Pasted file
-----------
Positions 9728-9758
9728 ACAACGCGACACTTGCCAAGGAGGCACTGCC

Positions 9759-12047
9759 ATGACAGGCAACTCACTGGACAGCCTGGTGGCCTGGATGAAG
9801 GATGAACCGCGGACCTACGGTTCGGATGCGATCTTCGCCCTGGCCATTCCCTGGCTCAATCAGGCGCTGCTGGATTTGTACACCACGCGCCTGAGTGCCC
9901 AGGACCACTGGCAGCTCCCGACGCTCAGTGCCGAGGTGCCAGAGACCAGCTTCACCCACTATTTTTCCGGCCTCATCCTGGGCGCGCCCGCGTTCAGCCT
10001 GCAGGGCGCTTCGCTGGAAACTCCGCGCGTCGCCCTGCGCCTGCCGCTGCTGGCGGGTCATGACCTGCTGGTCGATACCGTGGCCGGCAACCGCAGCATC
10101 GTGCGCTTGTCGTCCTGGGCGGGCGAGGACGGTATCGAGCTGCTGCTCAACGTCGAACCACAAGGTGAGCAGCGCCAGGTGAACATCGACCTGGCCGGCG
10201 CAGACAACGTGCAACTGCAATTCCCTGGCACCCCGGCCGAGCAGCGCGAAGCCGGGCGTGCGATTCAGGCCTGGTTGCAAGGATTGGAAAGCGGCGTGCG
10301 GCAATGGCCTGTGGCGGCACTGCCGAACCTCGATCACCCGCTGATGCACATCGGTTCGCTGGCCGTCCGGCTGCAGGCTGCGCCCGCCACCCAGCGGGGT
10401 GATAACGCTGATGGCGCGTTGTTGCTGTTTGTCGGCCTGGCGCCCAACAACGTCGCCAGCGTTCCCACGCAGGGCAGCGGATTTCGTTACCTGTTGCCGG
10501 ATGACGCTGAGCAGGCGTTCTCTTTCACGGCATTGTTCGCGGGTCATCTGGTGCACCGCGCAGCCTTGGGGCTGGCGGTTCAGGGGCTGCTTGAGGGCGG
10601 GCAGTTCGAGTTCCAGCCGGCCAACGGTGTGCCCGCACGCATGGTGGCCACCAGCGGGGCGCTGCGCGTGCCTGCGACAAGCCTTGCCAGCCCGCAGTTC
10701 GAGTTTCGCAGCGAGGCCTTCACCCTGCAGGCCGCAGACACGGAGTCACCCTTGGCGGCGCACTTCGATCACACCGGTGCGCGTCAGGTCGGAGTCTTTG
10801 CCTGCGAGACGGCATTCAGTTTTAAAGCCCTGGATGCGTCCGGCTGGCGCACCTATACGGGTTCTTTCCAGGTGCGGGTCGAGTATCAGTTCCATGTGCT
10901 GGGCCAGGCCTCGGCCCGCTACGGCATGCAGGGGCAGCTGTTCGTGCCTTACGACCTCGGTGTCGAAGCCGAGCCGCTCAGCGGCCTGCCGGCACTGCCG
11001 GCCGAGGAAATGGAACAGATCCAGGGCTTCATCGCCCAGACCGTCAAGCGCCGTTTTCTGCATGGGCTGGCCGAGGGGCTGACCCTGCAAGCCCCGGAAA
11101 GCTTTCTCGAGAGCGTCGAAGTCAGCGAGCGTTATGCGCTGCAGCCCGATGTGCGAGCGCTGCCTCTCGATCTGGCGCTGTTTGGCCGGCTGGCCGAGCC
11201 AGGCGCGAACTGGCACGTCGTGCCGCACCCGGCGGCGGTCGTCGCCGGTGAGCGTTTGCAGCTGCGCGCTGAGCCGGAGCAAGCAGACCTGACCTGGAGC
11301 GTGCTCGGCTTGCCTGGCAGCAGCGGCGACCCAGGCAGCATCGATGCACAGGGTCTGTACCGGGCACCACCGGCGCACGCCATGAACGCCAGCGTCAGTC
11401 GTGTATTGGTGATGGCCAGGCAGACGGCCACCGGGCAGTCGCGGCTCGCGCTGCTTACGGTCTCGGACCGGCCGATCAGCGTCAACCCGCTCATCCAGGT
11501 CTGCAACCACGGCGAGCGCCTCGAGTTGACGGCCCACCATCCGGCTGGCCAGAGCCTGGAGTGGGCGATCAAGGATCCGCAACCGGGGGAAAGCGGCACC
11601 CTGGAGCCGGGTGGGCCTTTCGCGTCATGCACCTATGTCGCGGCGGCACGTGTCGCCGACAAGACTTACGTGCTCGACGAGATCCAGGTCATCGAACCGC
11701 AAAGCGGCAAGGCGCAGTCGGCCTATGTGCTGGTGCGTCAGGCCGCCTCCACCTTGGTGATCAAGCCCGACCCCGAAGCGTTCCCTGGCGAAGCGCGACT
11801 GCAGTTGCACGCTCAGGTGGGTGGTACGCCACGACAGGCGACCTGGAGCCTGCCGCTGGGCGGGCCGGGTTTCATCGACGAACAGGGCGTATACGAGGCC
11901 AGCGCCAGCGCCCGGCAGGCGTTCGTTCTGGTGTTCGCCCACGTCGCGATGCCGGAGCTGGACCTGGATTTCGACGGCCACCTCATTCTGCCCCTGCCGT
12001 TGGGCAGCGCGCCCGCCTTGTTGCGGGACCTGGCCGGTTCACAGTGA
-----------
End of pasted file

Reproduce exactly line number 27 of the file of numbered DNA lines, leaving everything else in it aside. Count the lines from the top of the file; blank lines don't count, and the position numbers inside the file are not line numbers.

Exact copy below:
12001 TGGGCAGCGCGCCCGCCTTGTTGCGGGACCTGGCCGGTTCACAGTGA